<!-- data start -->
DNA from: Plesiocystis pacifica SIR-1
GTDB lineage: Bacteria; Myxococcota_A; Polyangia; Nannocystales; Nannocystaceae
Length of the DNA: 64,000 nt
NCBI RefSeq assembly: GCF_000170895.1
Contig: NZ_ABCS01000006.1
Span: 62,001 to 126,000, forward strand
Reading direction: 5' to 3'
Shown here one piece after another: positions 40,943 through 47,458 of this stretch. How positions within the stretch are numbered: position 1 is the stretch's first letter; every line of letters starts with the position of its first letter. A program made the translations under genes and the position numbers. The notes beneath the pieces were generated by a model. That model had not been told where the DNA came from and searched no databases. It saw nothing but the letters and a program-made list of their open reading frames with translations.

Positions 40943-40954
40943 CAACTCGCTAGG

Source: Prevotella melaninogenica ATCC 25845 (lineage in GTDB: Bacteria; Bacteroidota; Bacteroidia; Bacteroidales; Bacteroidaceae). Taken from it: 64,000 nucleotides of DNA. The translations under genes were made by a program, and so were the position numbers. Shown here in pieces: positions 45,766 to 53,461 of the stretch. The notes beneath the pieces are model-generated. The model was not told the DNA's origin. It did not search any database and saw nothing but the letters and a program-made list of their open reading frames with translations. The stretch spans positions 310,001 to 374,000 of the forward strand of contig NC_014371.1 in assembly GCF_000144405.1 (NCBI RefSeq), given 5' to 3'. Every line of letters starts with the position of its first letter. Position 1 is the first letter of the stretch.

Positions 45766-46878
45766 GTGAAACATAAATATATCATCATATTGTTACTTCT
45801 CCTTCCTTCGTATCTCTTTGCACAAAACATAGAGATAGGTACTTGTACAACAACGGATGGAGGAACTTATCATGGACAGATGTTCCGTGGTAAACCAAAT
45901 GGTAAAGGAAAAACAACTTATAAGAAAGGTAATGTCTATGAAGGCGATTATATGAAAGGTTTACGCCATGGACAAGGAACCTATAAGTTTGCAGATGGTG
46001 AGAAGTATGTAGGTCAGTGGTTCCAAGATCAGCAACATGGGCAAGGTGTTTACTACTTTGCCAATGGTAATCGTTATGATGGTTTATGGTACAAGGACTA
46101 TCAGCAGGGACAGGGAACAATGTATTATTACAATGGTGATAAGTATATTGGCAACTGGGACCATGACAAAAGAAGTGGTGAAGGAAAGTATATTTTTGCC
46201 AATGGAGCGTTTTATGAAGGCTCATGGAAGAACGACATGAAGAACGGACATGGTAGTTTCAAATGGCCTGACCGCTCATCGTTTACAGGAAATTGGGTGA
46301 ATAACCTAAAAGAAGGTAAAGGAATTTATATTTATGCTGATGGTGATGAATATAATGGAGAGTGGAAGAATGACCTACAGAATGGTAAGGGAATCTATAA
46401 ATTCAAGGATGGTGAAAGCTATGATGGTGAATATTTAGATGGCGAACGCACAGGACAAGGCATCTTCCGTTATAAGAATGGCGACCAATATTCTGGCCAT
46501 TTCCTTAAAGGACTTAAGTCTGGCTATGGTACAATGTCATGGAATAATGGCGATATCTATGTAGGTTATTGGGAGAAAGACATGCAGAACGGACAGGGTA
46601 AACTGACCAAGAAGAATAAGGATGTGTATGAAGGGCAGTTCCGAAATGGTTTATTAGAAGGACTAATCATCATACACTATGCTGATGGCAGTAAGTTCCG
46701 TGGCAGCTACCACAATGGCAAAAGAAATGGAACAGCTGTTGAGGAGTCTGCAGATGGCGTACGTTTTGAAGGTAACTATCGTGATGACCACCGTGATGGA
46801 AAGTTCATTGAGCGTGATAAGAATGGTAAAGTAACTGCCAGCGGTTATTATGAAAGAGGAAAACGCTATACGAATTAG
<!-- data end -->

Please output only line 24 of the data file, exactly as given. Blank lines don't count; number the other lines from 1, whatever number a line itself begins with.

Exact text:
46801 AAGTTCATTGAGCGTGATAAGAATGGTAAAGTAACTGCCAGCGGTTATTATGAAAGAGGAAAACGCTATACGAATTAG